rebooting will simply result in the same MAC address being tracked because
the AOL adapter will still come first in the binding list. The binding list
is from Windows binding order, and not anything from Symantec.
Can't I just change the binding order in Properties for My Network Places in
the Advanced Options? No. The AOL adapter does not appear there for AOL 7.x,
8.x and 9.x. The adapter does not exist like it did in AOL 6.x. The only way
to remove the adapter is to uninstall AOL, and even then if you re-install
AOL it appears that it can come first again in the binding order. You will
get a new GUID, but since it is based on the AOL MAC addres then it is
possibly you will get a duplicate GUID again.
Doesn't the Parent Server resolve GUID conflicts and tell a client to make a
new one if there is a conflict? No. Because the GUID is based on the MAC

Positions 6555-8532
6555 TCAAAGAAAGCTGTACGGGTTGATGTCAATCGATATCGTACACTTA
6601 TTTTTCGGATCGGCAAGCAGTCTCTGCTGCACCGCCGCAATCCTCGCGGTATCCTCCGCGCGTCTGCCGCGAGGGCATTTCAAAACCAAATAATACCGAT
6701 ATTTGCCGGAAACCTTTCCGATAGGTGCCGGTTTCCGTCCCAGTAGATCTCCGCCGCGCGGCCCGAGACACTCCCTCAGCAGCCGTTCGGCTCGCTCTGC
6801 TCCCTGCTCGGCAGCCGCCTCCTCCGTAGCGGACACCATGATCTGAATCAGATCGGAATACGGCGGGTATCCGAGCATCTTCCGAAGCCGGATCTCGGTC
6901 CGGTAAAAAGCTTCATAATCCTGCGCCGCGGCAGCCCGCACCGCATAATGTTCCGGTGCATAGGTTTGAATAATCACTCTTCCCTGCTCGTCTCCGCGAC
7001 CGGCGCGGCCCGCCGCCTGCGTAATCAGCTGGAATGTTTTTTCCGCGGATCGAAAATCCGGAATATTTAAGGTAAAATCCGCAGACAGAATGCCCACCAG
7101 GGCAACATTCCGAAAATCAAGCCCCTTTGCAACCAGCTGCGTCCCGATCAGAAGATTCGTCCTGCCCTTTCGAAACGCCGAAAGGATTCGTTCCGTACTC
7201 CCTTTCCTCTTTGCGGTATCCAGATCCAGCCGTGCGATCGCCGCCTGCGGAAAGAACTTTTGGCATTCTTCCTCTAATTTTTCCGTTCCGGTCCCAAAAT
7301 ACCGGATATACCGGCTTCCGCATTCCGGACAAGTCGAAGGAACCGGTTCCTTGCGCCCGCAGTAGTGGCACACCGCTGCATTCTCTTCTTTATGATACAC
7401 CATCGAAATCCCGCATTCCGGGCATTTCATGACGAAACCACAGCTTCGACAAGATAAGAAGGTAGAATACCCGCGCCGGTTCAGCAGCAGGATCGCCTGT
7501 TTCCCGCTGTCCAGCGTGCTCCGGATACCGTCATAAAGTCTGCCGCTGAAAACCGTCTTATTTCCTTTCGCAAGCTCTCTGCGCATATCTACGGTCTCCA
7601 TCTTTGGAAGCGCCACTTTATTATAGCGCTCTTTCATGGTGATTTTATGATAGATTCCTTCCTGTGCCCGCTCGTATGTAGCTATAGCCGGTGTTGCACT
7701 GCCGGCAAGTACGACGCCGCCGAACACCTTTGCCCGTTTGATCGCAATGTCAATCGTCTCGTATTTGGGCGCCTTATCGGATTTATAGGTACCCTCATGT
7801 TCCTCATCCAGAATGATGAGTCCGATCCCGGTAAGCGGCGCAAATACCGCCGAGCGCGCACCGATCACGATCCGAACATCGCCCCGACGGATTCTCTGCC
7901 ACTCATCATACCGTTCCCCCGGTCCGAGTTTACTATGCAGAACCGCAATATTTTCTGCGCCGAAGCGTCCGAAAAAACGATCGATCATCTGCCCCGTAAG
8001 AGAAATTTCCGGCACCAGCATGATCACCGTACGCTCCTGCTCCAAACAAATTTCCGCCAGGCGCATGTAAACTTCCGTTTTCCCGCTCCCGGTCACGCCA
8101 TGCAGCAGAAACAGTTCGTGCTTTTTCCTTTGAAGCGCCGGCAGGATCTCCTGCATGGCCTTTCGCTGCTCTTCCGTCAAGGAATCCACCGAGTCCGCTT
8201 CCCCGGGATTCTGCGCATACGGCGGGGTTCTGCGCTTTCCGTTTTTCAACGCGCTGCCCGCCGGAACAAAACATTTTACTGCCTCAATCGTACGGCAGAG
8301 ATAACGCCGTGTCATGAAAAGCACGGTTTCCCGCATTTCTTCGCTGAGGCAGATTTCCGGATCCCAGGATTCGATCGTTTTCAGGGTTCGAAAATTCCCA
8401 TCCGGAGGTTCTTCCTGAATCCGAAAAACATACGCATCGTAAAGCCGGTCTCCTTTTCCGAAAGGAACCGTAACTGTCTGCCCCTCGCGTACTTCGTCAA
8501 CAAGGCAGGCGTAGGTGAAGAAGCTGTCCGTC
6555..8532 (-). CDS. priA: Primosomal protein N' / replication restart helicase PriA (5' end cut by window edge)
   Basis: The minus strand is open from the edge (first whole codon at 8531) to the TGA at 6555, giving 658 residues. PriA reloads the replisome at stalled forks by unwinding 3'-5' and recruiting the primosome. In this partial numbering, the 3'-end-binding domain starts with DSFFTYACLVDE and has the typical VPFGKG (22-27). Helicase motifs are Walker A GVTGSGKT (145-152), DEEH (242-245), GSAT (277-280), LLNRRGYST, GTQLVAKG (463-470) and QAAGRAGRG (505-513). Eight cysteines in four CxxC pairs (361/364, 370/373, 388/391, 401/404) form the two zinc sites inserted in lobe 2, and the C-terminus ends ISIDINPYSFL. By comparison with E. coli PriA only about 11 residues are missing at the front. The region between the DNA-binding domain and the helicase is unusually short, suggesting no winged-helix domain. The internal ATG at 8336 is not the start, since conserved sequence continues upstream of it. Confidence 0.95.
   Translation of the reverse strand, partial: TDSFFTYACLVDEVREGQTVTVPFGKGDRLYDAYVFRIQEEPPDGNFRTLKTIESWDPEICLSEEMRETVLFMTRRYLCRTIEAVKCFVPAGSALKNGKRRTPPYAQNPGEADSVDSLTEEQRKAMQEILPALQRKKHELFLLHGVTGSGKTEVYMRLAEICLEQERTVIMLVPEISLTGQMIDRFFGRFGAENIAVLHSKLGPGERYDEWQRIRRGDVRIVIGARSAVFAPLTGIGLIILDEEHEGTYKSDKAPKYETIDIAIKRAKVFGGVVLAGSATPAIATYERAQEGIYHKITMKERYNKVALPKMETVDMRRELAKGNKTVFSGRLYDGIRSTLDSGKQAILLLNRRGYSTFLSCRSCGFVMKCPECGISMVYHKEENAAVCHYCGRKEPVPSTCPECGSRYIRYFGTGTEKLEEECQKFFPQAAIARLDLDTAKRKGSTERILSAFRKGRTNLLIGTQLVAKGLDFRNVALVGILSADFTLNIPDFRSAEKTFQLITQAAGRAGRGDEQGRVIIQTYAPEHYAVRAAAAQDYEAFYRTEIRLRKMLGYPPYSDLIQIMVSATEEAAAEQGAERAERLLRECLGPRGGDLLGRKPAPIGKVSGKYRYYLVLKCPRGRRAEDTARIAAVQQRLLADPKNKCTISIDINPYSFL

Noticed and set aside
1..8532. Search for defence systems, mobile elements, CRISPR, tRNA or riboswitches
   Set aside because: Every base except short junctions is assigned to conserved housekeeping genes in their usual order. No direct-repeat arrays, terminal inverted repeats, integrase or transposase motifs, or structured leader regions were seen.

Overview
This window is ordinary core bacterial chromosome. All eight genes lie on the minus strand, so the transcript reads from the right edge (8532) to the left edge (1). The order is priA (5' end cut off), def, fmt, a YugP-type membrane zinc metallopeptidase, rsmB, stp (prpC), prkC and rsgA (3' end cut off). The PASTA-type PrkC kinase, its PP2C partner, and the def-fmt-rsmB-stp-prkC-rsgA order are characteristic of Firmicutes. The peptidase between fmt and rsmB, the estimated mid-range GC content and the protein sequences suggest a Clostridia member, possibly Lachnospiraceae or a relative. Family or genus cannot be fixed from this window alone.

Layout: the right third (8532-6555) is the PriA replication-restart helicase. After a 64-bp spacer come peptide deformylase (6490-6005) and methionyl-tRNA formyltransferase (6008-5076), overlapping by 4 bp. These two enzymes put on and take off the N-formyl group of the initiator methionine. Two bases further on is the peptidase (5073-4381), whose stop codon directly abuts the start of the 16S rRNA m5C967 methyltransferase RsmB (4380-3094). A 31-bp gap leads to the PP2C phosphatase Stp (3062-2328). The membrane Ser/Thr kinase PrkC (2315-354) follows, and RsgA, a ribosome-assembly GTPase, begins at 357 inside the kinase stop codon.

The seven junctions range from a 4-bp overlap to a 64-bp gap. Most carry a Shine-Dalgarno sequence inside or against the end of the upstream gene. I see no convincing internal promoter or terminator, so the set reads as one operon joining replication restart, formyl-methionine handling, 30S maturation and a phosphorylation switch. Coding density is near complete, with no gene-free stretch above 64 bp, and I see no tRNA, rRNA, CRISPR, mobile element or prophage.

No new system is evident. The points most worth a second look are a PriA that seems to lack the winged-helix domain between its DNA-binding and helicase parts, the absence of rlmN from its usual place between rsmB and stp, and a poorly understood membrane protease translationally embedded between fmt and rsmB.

address, and the MAC address should never be the same from machine to
machine, the Parent Server does not do conflict resolution of GUIDs. I am
filing this idea as a RFE however with Symantec because if the server simply
did this then it would fix issues with other adapters.
Is this problem AOL's because of the adapter? No. AOL is creating a virtual
adapter just like a VPN client might. In concept what AOL is doing is fine.
The potential for this problem with other pre-loaded software on a master
image is great if that software makes a virtual adapter. In fact if your
company pre-loads VPN software or such then I would encourage you to look at